Comment: Learning mark schemes is definitely essential! Biology is marked very specifically so you need the correct phrases and exact key words.

Comment: From my experience, make sure you brief yourself on the whole of your A-Level course before your exams because you can be tested on things from your AS too on your second year. Some of the questions you have to use some general knowledge for too.

How is it assessed?

Exams

Awarding Body : AQA

AS units;

Unit 1 - biology and disease

  • Examination paper (100 ums)
  • One paper, 1 hour 15 long
  • 33.33% of total As marks
  • (60 Raw Marks)

Unit 2 - Variety of living organisms

  • Examination paper (140 ums)
  • One paper, 1 hour 45 long
  • 46.67% of total As marks
  • (85 Raw Marks)

Unit 3 - Investigate and practical

  • AS Centre assessed unit (ISA) or externally assessed EMPA (60 UMS)
  • 20% of total As marks
  • (50 raw marks)

A2 units;

Unit 4 - Population and environment

  • Examination paper (100 ums)
  • One paper, 1 hour 30 long
  • 16.67% of total A2 marks
  • (75 raw marks)

Unit 5 - Control in cells

  • Examination paper (140 ums)
  • One paper, two sections - short answer questions and long answer questions. 2 hours 15 long.
  • 23.33% of total A2 marks
  • (100 raw marks)

Unit 6 - Investigate and practice

  • Examination paper (60 ums)
  • 10% of total A2 marks
  • (50 raw marks)

Awarding Body: OCR

AS Units

Unit F211: Cells, Exchange and Transport (15% of total A2 Level marks)

30% of the total AS GCE marks 1 hour Written paper 60 marks

Unit F212: Molecules, Biodiversity, Food and Health (25% of total A2 Level marks)

50% of the total AS GCE marks 1 hour 45 minutes Written paper 100 marks

Unit F213: Practical Skills In Biology 1 (10% of total A2 Level marks) Practical tasks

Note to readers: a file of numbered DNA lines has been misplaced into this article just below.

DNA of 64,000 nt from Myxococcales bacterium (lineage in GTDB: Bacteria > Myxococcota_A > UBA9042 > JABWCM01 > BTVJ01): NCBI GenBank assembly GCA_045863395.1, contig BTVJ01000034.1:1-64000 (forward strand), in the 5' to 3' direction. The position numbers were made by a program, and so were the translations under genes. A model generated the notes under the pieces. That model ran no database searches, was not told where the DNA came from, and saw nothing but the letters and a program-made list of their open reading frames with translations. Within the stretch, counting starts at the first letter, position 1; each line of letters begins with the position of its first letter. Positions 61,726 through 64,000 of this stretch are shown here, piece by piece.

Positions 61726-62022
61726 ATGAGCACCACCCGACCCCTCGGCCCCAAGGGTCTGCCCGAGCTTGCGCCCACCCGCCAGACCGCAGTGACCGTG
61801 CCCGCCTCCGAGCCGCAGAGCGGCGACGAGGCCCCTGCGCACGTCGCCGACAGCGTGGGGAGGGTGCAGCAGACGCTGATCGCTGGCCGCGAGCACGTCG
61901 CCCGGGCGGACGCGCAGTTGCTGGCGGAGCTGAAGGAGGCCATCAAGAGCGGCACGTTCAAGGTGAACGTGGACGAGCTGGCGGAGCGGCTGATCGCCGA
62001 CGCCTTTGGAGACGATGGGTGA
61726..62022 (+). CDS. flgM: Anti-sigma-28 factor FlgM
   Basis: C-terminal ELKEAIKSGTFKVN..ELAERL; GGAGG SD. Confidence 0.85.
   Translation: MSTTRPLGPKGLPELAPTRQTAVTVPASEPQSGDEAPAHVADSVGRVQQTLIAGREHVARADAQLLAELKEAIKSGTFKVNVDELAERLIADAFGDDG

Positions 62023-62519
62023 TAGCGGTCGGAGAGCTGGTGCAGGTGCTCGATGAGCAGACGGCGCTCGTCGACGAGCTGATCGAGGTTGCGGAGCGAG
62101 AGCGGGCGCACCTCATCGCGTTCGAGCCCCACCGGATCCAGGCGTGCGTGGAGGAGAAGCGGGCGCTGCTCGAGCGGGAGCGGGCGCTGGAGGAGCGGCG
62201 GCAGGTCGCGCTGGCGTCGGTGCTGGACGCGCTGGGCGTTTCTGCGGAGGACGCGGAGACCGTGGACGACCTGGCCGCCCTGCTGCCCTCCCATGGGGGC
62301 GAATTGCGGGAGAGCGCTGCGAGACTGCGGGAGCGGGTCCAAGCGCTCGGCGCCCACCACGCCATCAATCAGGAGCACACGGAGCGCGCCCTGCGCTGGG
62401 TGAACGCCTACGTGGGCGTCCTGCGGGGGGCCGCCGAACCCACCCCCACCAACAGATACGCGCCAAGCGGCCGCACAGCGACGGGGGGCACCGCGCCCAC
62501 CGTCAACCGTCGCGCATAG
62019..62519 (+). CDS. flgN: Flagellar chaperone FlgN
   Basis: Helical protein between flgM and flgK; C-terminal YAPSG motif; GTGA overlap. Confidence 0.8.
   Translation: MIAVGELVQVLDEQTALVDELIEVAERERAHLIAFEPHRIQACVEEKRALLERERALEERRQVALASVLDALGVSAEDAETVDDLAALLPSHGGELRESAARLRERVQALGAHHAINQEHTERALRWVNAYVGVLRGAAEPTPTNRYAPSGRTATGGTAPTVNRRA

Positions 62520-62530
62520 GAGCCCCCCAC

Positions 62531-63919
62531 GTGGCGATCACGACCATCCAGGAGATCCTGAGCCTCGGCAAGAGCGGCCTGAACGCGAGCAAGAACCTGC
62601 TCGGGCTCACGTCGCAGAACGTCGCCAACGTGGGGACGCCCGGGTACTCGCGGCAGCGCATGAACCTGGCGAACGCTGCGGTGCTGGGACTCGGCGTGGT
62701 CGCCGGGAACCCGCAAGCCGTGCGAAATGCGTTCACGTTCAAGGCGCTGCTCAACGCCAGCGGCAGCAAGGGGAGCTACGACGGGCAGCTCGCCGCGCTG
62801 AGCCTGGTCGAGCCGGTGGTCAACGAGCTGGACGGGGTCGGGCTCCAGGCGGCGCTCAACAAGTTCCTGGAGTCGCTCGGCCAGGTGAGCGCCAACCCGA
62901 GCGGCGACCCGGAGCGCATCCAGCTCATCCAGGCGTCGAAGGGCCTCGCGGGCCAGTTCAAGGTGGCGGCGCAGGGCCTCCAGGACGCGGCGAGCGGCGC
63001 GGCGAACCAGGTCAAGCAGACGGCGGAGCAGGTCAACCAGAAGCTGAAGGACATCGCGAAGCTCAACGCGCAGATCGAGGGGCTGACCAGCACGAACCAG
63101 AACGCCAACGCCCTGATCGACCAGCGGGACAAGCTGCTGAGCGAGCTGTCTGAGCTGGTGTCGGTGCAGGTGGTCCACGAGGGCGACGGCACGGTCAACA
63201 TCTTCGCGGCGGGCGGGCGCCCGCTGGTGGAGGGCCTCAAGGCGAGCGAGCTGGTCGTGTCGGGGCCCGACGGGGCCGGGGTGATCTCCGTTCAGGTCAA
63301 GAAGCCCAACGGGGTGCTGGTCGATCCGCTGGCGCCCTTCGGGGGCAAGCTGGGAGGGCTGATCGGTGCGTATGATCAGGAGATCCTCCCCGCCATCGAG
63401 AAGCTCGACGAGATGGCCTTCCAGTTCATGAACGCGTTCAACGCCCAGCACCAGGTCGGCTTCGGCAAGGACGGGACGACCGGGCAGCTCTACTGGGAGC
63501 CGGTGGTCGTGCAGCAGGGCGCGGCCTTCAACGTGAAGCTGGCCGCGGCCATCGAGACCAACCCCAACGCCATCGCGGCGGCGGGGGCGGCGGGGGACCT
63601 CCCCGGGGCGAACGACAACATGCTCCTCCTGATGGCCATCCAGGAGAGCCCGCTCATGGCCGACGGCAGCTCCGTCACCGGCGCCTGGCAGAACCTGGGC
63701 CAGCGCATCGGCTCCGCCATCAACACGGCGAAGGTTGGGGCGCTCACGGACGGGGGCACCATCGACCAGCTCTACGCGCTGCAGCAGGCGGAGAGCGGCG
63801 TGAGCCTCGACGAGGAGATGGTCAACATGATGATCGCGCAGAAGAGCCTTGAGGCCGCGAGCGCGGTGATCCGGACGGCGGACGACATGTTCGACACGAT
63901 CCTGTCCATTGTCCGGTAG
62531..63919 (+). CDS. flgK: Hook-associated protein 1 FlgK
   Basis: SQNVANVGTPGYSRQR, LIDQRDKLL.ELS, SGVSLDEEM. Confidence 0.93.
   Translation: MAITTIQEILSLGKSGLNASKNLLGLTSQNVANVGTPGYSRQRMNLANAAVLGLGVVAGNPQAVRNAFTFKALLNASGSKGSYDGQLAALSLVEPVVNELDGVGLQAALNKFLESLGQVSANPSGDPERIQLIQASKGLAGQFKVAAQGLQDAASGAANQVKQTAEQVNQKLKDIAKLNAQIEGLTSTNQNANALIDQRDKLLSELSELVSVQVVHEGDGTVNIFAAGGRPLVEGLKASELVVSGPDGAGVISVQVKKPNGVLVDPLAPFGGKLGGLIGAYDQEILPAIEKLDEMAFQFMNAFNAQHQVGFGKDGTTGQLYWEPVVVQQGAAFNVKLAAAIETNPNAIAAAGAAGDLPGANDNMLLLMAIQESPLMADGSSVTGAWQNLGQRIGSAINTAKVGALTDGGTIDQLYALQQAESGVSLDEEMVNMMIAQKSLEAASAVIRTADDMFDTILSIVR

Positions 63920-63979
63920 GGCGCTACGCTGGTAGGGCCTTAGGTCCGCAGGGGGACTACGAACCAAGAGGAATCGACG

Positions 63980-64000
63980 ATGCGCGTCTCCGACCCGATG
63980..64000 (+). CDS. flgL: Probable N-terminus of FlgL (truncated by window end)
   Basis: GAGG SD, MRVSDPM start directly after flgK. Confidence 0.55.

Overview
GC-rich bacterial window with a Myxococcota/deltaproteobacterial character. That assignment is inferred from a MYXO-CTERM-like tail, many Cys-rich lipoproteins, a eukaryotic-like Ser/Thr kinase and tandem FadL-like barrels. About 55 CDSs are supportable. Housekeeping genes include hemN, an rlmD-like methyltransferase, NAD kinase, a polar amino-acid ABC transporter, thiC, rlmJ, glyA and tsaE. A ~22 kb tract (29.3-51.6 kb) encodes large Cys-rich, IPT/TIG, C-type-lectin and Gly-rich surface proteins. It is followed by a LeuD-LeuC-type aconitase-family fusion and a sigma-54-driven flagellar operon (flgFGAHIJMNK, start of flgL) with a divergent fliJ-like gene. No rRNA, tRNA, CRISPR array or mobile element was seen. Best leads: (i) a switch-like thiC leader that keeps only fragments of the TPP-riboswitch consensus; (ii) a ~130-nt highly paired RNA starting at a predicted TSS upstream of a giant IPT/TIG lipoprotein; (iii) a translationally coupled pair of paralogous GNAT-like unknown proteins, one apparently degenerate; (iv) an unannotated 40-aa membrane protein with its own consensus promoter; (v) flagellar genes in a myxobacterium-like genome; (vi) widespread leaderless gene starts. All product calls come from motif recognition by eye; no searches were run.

20% of the total AS GCE marks 40 marks Candidates complete three tasks set by OCR and are marked by the centre.

A2 Units

Unit F214: Communication, Homeostasis and Energy

15% of the total A2 marks 1 hour Written paper 60 marks

Unit F215: Control, Genomes and Environment

25% of the total A2 Level marks 1 hour 45 minutes Written paper 100 marks

Unit F216: Practical Skills in Biology 2 Practical tasks

10% of the total A2 Level marks 40 marks Candidates complete three tasks set by OCR and are marked by the centre.

Coursework

In EDEXCEL there is CW in As and A2 worth 20%. As is a report into a topical issue and for A2 you carry out a research project.

In AQA there isn't coursework as such but you have an ISA similar to the one at GCSE but is more heavily assessed. (ISA - Investigative Skills Assessment)

Practicals

About 20% of the exam is practical. This includes a main one e.g. Measuring Enzyme activity and microscope work. If your worried about dissections, don't be! There have been removed from the syllabus as a result of complaints.


If you're doing Edexcel there will be no practicals. There used to be an alternate to practical paper but they have changed the syllabus this year so dont know what they're doing now. Rest reassured practicals are not part of an assessment in Edexcel biology.

Field trips and excursions

There are lots of opportunities for field trips. At my college we went to the south of france for a week to carry out our A2 research projects. Obviously this will depend on the college.

Where can I go with a Biology A-Level

Students who take A Level Biology can go on to study veterinary science, medicine,optometry psychology, nursing, dentistry, pharmacy, physiotherapy, sports science, microbiology, forensic science, biophysics, genetics, neuroscience, botany, zoology, ecology and environmental science and of course, biology.

User Opinions

Username: Agent Smirnoff

What I like about studying this subject: I enjoy Biology as it helps me understand new and previously learnt concepts in a more in depth nature. AS Biology has so far helped me to understand a lot more about the processes and functions of our body and its components. Biology is a nice challenge and quite an easy subject for me. It is not just memorising facts and information. It is much more than GCSE Biology.

What I dislike about studying this subject: You do have to memorise a lot of stuff and you have to answer some questions in a certain way.

Username: bluemax

What I like about studying this subject: Studying biology in so much depth was actually very interesting

What I dislike about studying this subject: Had to memorize so much stuff its not even funny. In the end I actually started forgetting stuff


Username: shadowplay1991

What I like about studying this subject: In contrast to just memorising things and not understanding them in GCSE, you get to explore why things happen in biology i.e. why oxygen is a product of photosynthesis